Study Finds EV Sales to Dominate by 2033

A new study by Ernst & Young finds that, by 2033, sales of electric vehicles in the United States, Europe, and China will outnumber those of internal combustion engines, five years earlier than expected. (Unsplash)

A new study by Ernst and Young finds that electric vehicle (EV) sales in the United States, Europe, and China will dominate the auto sector by 2033. The date is five years earlier than previously anticipated by the company. The study also predicts that by 2045, internal combustion engine (ICE) vehicles will fall to just 1% of global purchases.

Using an AI-powered predictive modeling tool, the researchers outlined the demand for mobility products and services through 2050. According to the study, sales of EVs in Europe will accelerate the quickest, outpacing all other powertrains by 2028. In the United States, EV sales volumes are forecast to outpace those featuring other powertrains by 2036.

Additionally, Europe's EV sales volume will outpace all other regions until 2031, when China is forecast to take the lead, which the researchers expect it to hold through 2050.

According to the study, helping to expedite the transition to EVs are millennials, who shifted their transportation habits during the COVID-19 lockdowns. Now in their 20s and 30s, these consumers moved from utilizing ride-sharing and public transportation to preferring car ownership. The vehicle of choice for most of these consumers is an EV.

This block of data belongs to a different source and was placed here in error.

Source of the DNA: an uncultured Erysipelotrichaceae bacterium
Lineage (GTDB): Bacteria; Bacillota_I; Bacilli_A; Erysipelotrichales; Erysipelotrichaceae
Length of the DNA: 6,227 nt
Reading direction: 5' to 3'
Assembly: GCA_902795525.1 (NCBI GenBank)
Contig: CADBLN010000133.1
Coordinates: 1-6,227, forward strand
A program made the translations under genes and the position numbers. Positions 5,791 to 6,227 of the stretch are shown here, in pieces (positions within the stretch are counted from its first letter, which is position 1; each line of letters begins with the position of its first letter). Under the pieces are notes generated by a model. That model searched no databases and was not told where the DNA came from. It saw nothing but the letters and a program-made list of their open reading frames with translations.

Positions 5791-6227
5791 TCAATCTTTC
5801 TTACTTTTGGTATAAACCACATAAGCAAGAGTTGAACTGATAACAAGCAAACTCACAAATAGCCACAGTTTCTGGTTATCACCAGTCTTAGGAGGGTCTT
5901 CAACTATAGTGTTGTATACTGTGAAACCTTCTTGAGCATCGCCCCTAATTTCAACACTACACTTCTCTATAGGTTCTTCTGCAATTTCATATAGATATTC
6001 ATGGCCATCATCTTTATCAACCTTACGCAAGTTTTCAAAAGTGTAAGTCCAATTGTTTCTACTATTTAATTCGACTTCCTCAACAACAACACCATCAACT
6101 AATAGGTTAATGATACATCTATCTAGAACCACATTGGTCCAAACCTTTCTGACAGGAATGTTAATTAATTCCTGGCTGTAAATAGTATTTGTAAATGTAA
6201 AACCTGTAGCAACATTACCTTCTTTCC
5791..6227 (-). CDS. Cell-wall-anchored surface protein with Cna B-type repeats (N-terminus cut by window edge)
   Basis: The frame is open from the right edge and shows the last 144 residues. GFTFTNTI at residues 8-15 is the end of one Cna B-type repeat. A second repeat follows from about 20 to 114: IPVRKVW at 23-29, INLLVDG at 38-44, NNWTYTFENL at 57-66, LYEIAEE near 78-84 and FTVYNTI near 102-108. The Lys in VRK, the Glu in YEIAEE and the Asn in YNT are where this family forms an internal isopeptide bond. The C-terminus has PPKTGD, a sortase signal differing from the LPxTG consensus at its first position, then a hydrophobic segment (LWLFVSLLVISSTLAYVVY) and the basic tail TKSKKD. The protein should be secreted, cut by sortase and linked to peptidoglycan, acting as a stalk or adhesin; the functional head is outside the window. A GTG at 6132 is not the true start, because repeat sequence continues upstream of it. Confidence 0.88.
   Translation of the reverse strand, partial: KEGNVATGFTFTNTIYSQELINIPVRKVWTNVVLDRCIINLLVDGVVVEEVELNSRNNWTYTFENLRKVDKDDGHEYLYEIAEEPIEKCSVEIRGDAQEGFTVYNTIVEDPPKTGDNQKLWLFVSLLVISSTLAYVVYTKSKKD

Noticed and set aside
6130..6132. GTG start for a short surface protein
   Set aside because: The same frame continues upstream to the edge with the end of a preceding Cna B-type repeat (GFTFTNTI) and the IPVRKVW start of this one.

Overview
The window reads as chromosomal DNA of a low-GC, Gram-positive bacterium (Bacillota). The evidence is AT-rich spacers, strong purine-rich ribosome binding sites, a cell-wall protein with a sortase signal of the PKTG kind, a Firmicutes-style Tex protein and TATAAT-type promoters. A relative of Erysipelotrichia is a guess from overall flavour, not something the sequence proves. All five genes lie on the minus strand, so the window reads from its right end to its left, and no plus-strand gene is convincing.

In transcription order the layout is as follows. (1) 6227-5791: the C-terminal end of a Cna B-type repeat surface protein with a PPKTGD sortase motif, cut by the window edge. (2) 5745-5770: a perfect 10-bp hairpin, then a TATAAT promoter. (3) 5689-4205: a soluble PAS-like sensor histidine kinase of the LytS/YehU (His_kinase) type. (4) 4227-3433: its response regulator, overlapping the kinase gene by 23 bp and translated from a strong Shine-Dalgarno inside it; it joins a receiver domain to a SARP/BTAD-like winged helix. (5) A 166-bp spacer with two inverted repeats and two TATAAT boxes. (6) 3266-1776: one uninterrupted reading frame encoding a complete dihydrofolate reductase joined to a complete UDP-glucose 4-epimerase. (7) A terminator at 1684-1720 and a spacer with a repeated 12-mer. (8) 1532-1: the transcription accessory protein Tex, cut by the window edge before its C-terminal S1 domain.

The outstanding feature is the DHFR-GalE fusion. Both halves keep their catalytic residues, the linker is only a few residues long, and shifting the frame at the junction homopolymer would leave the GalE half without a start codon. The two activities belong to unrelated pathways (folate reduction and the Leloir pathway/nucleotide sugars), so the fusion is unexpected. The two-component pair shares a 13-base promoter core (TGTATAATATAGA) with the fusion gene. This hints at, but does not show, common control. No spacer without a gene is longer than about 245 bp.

"The view from the millennials that we're seeing is clearly more inclination to want to buy EVs," says Randall Miller, Ernst & Young's global advanced manufacturing and mobility leader. According to the firm's Mobility Consumer Index, nearly one-third of non-car owners plans to purchase a vehicle in the next six months. Millennials represent half of those consumers, thirty percent of whom say they'd prefer to buy an alternative powertrain vehicle.

According to Mr. Miller, this demand has substantial ramifications for the industry: "While the automotive industry has begun to more fully embrace the move toward electrification, the impact of this seismic shift is arriving sooner than many expected. This new outlook also has implications for governments and energy industries in terms of infrastructure and electricity generation and storage, and forward-looking organizations are already using this data to help ensure a smooth transition to this new EV-dominated market, which will be here much sooner than expected."

Among the automakers already transitioning to fully electric fleets by 2030 are Jaguar, Bentley, Volvo, and Mini. Volvo plans to outline its path towards electrification during its Tech Moment event on June 30, 2021.

Meanwhile, governments across the globe are gearing up for this change by investing in infrastructure and, in many cases, self-imposing bans on gasoline and diesel-powered engines. The UK will ban the sale of ICE vehicles beginning in 2030, while Norway will phase out gas-powered car sales by 2025.

In the U.S., President Biden proposed a $174 billion effort to speed up the shift towards electrification. According to Miller, these efforts will have enormous repercussions: "The regulatory environment from the Biden administration we view as a big contributor, because he has ambitious targets. That impact in the Americas will have a supercharging effect."

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